April 18, 2009 | David F. Coppedge

How Valid Is Computerized Dinosaur Reconstruction?

Can you reconstruct a dinosaur on a computer?  Of course you can.  The question is how accurate it reflects something no one has ever seen.  Live Science told about Peter Falkingham at the University of Manchester who is using “genetic algorithms” and simulating evolution to figure out how dinosaurs walked.
    A dinosaur’s gait doesn’t just jump out of the bones.  Even if you have a whole skeleton, there’s a lot of uncertainty if you don’t know where the muscles attached and how long they were.  Falkingham models different attachment points in his computer and sees if they allow the animal to walk.  “Initial attempts to randomly decipher which pattern of muscle activation works best result almost always in the animal falling on its face,” he explained to Live Science.  Assuming falling headlong was not their normal behavior, Falkingham let the algorithms “evolve” such that a computerized T. rex, for instance, could enjoy a good life.  The genetic algorithms employed “can alter themselves and evolve, and so run pattern after pattern until they get improvements,” reporter Charles Q. Choi explained.  Both scientist and reporter think they are simulating evolution:

Eventually, they evolve a pattern of muscle activation with a stable gait and the dinosaur can walk, run, chase or graze, Falkingham said.  Assuming natural selection evolves the best possible solution as well, the modeled animal should move similar to its now extinct counterpart.  Indeed, they have achieved similar top speeds and gaits with computer versions of humans, emus and ostriches as in reality.

Combining the computer model with data from dinosaur tracks can help present a unified picture of dinosaur life – as long as one takes into account the difficulties in interpreting tracks:

The problem with tracks is that they can be very hard to interpret, as the number of variables involved with how tracks form “is staggering,” Falkingham explained.  “Is the sediment made of tiny clay particles that stick together, or larger sand particles that roll over?  What is the water content, which can help particles stick together, but if you put in too much, it pushes particles apart?  What is the strength, elasticity and compressibility of the soil?  And what happens when you have layers of sediment?  The impressions left behind at lower layers can be very different from the ones left on the surface.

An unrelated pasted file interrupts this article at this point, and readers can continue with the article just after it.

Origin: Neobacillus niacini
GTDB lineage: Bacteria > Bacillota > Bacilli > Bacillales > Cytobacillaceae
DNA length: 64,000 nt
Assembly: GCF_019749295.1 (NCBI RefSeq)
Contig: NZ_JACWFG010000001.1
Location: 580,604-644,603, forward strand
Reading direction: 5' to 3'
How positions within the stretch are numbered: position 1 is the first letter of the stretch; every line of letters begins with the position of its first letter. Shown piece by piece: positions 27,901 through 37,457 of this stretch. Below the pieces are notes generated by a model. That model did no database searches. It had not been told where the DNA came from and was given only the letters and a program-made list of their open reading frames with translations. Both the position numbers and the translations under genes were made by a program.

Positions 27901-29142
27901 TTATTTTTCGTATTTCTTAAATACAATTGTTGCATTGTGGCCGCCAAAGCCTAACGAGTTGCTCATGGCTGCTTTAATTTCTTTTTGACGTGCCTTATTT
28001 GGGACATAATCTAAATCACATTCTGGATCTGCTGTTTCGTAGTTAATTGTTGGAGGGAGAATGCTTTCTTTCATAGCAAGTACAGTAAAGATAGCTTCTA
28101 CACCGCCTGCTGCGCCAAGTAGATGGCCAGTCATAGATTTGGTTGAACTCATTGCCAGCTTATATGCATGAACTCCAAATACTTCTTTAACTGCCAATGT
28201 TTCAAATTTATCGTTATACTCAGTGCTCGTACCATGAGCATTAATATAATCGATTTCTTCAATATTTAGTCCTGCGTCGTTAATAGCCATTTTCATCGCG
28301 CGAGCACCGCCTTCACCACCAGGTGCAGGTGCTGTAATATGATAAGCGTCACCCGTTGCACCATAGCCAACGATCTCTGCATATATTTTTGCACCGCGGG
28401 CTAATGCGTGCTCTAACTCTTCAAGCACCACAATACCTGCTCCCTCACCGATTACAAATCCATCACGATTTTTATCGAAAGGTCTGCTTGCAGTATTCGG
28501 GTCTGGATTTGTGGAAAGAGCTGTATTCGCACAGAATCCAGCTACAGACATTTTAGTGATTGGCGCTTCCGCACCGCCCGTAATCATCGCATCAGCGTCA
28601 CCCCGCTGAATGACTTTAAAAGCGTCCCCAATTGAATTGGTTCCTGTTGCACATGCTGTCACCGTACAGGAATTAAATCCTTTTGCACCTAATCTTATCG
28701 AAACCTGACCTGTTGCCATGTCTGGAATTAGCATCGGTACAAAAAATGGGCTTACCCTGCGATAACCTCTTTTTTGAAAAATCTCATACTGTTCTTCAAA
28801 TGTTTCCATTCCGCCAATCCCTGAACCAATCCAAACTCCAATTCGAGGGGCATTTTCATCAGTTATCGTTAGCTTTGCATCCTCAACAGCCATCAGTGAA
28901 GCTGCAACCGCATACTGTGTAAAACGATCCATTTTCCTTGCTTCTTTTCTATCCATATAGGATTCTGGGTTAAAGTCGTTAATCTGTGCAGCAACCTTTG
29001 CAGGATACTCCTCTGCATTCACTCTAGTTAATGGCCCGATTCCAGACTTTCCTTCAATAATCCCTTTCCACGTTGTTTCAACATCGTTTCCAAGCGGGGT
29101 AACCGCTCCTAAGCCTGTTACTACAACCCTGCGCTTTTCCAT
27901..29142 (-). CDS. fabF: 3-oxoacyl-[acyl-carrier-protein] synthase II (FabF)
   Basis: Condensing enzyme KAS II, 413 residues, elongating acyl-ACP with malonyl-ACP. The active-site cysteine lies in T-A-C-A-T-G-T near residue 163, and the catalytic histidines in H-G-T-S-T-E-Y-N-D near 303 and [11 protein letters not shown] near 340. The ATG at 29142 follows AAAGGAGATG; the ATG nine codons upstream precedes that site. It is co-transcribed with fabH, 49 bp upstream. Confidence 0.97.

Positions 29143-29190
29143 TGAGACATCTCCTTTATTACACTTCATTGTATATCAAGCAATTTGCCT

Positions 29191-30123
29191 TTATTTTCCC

Physically recreating each potential scenario with a real box of mud is extraordinarily time-consuming and difficult to repeat accurately, so this is where computer simulation comes in.

Running hundreds of simulations with supercomputers produces workable solutions – and surprises.  Falkingham discovered another dubious assumption about tracks made by webbed feet:

Sometimes the experiments can throw up unexpected results.  Falkingham added.  For instance, when he was once simulating wet, sloppy mud to see how an extinct bird walked – findings that could shed light on how birds evolved from dinosaurs – once the result was a webbed footprint, even though the foot itself was not webbed.  The virtual soil had been pushed up between the toes, before collapsing into a platform-like structure that, in a fossil track, could be interpreted as the impression left by a webbed foot.
    The soft parts of animals, such as webbing, only rarely gets preserved as fossil, so much of the evidence for the evolutionary history of webbed-footed-birds comes from tracks, Falkingham said.  These results call for careful reinterpretation of webbed footprints.

Falkingham is working next on modeling four-footed dinosaurs.  Readers can make their own assessments of the scientific validity of virtual dinosaurs walking on virtual soil in a virtual world.

Computer simulations confer degrees of probability – not certainty – on their conclusions.  Presumably, the model gains credibility points if it can accurately simulate the stride and tracks of a living bird or animal.  Even so, the problem of underdetermination of theories by data always leaves room for possibilities that a working model contains flaws that cancel each other out, or were rigged to guarantee the result a theory needed.  These and other problems mean that models cannot be extrapolated carelessly into unknown cases.
    Falkingham and Choi won Stupid Evolution Quote of the Week not for trying to understand dinosaur physics, but for “Assuming natural selection evolves the best possible solution” for anything, and for assuming their findings “could shed light on how birds evolved from dinosaurs.”  Any scientist who assumes that chance plus natural law could find a solution to anything is not thinking straight.  They might just as well assume that chance and natural law evolved the supercomputer that ran their genetic algorithms.  That’s artificial (intelligently-designed) selection, not natural selection.  Waltzing over assumptions is a sure way to fall on one’s face in logical mud.

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